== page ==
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Terry Collins rants after Mets get swept by Diamondbacks, fall to .500

New York Mets relief pitcher Jonathon Niese leaves

New York Mets relief pitcher Jonathon Niese leaves the dugout after giving up six runs to the Arizona Diamondbacks in the sixth inning on Thursday, Aug. 11, 2016, at Citi Field. Credit: AP / Kathy Kmonicek

The Mets lost, 9-0, to the Diamondbacks on Thursday, and Terry Collins was livid as he held a brief but pointed postgame news conference.

The three-game sweep by the 48-66 Diamondbacks left the Mets at .500 and three games out of the second wild-card spot. They have lost 11 of 15, and after being buyers at the Aug. 1 trade deadline, they have only slightly better prospects for a postseason berth than the Yankees, who were sellers.

“Today’s game, it’s gonna happen again,’’ Collins said at the end of his nearly four-minute rant. “But I know one thing, starting [Friday night] we’re back fresh . . . And those who don’t want to get after it, I will find somebody who does, because in Las Vegas there’s a whole clubhouse filled with guys who want to sit in this room. That’s all I’ve got to say. I’m done.’’

So what happens in Vegas with Triple-A talent might not stay there if the losing continues in New York. After storming out of the news conference, Collins held a closed-door meeting with the players for about 20 minutes.

“No berating, nothing about that,’’ Neil Walker said of Collins’ message. “It’s about keeping it positive. You guys can dissect it however you want it, and that’s your job, but internally, that’s the way we see it.’’

Noah Syndergaard (9-7) gave up three runs in five innings. Chris Owings doubled to start a three-run rally in the fourth and scored on Socrates Brito’s ground-rule double. Tuffy Gosewisch tripled in the second run and Braden Shipley, who held the Mets to three hits in seven innings, singled to make it 3-0.

Jonathon Niese relieved Syndergaard in the sixth and gave up six runs, three hits and three walks in the inning. Gosewisch homered and Owings had a three-run triple.

“You know what, I write the lineup every day,’’ Collins said. “I get it. I totally get it. I’m the one who decides who comes in to pitch. Hey, look, that’s my job. I’ll stand up and be accountable. That’s what I do. But I know one thing, there’s got to be a passion to come and play. There’s got to be a sense of this is what I do for a living. The people that pay to see me play are going to see my best effort . . . ’’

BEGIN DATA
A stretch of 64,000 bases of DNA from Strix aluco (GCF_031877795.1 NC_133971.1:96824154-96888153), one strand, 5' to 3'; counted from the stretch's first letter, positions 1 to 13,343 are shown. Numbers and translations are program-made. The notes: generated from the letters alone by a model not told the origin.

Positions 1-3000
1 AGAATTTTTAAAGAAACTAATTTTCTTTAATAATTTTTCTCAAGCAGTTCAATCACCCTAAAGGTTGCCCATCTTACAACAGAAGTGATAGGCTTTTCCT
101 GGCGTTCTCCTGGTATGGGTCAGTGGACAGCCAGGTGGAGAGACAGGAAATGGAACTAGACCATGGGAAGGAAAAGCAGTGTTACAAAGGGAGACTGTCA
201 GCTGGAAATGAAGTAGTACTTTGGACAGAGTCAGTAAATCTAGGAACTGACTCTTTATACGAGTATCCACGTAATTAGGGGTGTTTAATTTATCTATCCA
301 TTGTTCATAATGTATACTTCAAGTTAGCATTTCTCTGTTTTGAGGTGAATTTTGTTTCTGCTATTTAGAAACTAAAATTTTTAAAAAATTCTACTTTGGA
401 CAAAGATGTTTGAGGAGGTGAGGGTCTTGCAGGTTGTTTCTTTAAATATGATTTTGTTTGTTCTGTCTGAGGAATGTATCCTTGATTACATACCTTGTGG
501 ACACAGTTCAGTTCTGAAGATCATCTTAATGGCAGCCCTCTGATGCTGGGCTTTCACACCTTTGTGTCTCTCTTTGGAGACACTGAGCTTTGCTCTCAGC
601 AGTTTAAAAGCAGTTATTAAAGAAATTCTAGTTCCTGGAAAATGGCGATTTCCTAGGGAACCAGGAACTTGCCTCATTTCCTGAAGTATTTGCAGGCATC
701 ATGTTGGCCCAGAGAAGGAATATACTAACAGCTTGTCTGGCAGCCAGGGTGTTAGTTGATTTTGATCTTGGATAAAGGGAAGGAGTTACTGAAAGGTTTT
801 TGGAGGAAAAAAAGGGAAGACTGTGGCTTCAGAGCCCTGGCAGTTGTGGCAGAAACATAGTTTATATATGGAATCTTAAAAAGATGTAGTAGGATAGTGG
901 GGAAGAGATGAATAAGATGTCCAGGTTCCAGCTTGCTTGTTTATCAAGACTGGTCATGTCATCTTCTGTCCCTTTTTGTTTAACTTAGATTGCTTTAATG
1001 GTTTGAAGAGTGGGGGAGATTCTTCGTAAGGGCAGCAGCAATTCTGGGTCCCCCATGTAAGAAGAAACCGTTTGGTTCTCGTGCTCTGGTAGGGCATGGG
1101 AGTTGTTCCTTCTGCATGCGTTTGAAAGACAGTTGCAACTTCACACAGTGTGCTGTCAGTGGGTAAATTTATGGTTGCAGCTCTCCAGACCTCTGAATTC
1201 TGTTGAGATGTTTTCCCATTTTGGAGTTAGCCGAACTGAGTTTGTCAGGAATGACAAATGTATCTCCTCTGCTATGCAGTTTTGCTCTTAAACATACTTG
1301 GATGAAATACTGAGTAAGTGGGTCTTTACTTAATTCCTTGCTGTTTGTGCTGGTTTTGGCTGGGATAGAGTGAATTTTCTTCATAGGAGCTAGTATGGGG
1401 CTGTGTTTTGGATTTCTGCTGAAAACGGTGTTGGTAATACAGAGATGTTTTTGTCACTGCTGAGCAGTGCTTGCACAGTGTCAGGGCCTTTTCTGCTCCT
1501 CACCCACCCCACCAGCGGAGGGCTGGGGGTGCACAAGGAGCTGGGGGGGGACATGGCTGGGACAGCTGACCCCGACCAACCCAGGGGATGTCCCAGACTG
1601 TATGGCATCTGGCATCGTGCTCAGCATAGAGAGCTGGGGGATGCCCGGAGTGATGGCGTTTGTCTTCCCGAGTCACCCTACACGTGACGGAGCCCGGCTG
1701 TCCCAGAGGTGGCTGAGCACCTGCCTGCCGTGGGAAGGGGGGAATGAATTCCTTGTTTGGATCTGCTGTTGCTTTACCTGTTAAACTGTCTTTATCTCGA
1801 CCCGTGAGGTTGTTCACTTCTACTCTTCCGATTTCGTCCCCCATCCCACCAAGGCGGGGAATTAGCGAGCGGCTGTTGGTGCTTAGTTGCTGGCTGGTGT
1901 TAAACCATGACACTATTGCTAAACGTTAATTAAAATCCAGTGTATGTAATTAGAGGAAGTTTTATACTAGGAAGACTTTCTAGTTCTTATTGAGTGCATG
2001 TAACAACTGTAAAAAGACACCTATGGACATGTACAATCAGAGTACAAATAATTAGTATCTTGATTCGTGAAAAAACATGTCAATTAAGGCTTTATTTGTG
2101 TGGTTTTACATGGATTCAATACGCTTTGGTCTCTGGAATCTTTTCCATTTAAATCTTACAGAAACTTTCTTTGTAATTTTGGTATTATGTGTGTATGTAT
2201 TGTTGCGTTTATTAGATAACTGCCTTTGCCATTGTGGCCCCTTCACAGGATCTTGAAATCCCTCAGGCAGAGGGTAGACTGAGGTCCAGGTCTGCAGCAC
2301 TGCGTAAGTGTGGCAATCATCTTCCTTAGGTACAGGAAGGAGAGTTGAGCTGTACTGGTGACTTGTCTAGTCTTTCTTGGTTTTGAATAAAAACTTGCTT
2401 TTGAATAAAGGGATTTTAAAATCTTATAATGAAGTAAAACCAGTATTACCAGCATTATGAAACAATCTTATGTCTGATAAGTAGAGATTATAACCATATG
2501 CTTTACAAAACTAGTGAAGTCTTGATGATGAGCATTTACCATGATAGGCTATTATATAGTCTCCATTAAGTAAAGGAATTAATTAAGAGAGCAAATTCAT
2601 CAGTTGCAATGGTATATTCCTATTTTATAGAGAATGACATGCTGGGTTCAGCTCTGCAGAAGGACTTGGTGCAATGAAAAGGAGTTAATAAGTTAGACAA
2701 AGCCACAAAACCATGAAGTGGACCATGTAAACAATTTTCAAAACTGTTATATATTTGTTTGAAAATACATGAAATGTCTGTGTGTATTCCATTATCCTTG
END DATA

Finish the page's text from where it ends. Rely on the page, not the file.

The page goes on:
Collins said injuries to key players are no excuse.

“In the past, we’ve relied heavily on our veteran presence in the clubhouse,’’ he said. “But you know, this is all our responsibilities. I’m the manager here. It starts with me, and as I’ve said many times, I don’t care who’s not here. There are no excuses here. These are major-league baseball players. I don’t care where they came from. I don’t care how they got here. The names on their back and the front of their uniforms say they are a major-league baseball player. It starts with them. But you need to pick yourself up and move on, and that’s what baseball players do.

“Neil Walker, what was he, 2-for-30, and he’s raised his batting average 30 points because he got back and got after it. Anybody see what he did today on a fly ball to leftfield, where he ended up? Past second base. That’s how you play the game. Not throw your hands up and stop at first at the 45-foot line. You play the game. And we’re all responsible. Every single one of us. The coaches, me, we’re all in this together.’’

Collins’ job is not in jeopardy, a source said.

“He’s the head of the ship, being the manager,’’ Curtis Granderson said. “He feels that pressure on himself from the outside in terms of us going out there to perform and be victorious in any situation possible. So of course he’s going to have some situations where he’s not going to be as happy as you would expect him to be, and after a loss like today, it doesn’t make the situation any easier.’’

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